If anyone wants any further proof we’re living in twisted times, consider the current lot of a nursing home operator.
Spring is blooming and overall COVID-19 infections and deaths have plummeted. Census levels generally are inching up. Even staff vaccination rates — not everywhere, but on average overall — are creeping higher.
A time for happiness, right? Well, yes, but …
It’s more like the period after a hurricane finally clears — and then the swarms of mosquitoes descend.
Only in this case the bugs aren’t so small and can’t be swatted away too easily.
First, there are President Biden’s plans for sweeping reforms causing plenty of heartburn. Then, there’s the administration’s proposal to take back $1.7 billion it says it overpaid at the start of the Patient Driven Payment Model.
In addition, the feds said they are promptly sunsetting some special COVID-era waivers. Batch one goes away in about two weeks and another round, including valuable nurse-aide training flexibilities, will evaporate four weeks later.
On top of that, the federal government, which is not usually known for doing anything quickly, on Wednesday announced it has already started publishing transaction data about nursing home and hospital deals for the last six years.
While it can be said that’s just a list of facilities changing hands, the intended implications are not necessarily good, nor even neutral. More than 3,000 nursing home transactions took place, which on one hand may signify facilities are being shed. But on the other hand, it’s like baseball owners complaining about business conditions but then having no shortage of suitors lining up to buy from anybody who wants out.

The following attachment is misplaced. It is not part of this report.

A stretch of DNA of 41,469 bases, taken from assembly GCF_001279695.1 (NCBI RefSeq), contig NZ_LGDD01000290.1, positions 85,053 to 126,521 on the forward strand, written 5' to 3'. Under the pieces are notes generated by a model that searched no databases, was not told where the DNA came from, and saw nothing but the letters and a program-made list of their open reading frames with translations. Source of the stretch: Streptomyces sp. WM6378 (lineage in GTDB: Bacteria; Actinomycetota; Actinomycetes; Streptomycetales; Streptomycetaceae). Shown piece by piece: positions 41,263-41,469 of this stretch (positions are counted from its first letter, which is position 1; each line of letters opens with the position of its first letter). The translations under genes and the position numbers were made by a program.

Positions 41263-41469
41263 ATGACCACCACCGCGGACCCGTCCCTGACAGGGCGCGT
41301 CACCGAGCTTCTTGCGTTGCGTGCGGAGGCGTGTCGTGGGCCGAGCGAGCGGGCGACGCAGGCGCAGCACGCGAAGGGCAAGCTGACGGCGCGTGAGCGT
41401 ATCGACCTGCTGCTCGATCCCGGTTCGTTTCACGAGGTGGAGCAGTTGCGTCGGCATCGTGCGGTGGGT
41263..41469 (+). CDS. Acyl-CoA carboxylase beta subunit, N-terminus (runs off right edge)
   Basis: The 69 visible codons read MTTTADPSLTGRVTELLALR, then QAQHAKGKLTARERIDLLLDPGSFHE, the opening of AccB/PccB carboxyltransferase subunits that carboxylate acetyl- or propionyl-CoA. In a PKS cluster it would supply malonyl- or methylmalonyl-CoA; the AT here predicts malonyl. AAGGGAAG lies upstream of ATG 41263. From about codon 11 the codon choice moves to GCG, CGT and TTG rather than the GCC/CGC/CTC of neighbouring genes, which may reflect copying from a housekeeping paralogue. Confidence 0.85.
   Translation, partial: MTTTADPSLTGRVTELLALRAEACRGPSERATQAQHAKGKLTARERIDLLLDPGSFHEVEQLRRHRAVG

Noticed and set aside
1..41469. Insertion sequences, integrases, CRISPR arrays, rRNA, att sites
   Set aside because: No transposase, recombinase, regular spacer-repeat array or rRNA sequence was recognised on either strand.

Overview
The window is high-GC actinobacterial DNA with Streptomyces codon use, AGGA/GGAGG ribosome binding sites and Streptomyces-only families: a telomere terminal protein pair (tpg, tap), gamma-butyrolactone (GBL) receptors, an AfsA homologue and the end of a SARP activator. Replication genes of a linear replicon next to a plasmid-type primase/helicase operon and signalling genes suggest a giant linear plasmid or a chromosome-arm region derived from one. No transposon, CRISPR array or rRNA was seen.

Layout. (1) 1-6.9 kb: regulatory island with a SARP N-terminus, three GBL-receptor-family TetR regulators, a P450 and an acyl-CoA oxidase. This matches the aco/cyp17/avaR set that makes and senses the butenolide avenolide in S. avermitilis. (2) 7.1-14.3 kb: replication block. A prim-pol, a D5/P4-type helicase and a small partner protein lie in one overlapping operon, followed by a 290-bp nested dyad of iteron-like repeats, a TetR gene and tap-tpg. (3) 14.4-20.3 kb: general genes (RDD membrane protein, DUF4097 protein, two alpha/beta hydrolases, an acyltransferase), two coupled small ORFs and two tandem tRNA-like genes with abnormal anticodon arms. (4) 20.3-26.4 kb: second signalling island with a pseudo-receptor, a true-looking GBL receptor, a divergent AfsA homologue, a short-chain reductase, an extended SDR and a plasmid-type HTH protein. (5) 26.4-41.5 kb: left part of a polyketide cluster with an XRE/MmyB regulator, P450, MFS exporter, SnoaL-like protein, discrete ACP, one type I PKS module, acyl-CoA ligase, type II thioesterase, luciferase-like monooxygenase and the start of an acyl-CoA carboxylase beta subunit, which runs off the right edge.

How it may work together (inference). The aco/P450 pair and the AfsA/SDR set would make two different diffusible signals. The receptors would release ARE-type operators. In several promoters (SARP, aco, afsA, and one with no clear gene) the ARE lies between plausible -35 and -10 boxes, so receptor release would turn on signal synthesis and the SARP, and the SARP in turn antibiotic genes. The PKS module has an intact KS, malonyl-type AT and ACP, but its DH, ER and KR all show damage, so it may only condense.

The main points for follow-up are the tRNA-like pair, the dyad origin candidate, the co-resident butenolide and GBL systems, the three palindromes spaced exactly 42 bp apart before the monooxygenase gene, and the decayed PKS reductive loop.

Further, on Wednesday a federal health official revealed regulators are considering mandating minimum amounts for how much providers must spend on certain staff. It’s not exactly your Grandma dictating how you have to spend her big birthday check, but you get the idea.
So nobody can blame you if you’re yearning for some good news. I’m here to remind you that it exists.
One of the best examples is the McKnight’s Women of Distinction Awards ceremony and forum May 12 and 13, final details of which were announced this week. On Tuesday, we revealed the seven long-term care heroes being given the 2022 Spirit Award.
One left headquarters to wrap herself in PPE to grieve with a lonely, sick COVID patient who had just lost a spouse to COVID. Others saved lives by draping their bodies over patients while a deadly tornado was obliterating the nursing home around them.
And there’s more.
In the 2022 McKnight’s Women of Distinction awards, you’re getting 54 women at various stages of their careers who are the pride of the industry. They’ve either already put in decades of outstanding service or are on their way to doing so.
In the case of the Spirit winners, some have brought pride to the profession in national mainstream media accounts as nobody else.
One of the best things about this is, this entire proud scene is not just about or for “them.” This is all for all long-term care stakeholders. Everyone is invited to rub elbows with these inspirational colleagues, and then celebrate them for all the good work they do — on all of our behalf.
Let the painting with a broad brush take place for a good reason for once.
We — male and female alike — also can learn from this august gathering, in more than one way. There are opportunities to pack on three continuing education units at the May 13 McKnight’s Forum.
Nationally respected presenters — both male and female — will lead the way. Check out the line-up and be further impressed.
Amid all the tough breaks for long-term care professionals out there, it’s important to remember there are reasons to smile too.
Find a bunch now when you check out the online Women of Distinction gallery.
Then consider joining us in the fun and learning. Hundreds of us will be there and we’d love to have you there too.
Learn more about attending the 2022 McKnight’s Women of Distinction Awards ceremony and next-day forum. Tickets are available for both, or on an individual basis.
James M. Berklan is McKnight’s Long-Term Care News Executive Editor.
Opinions expressed in McKnight’s columns are not necessarily those of McKnight’s.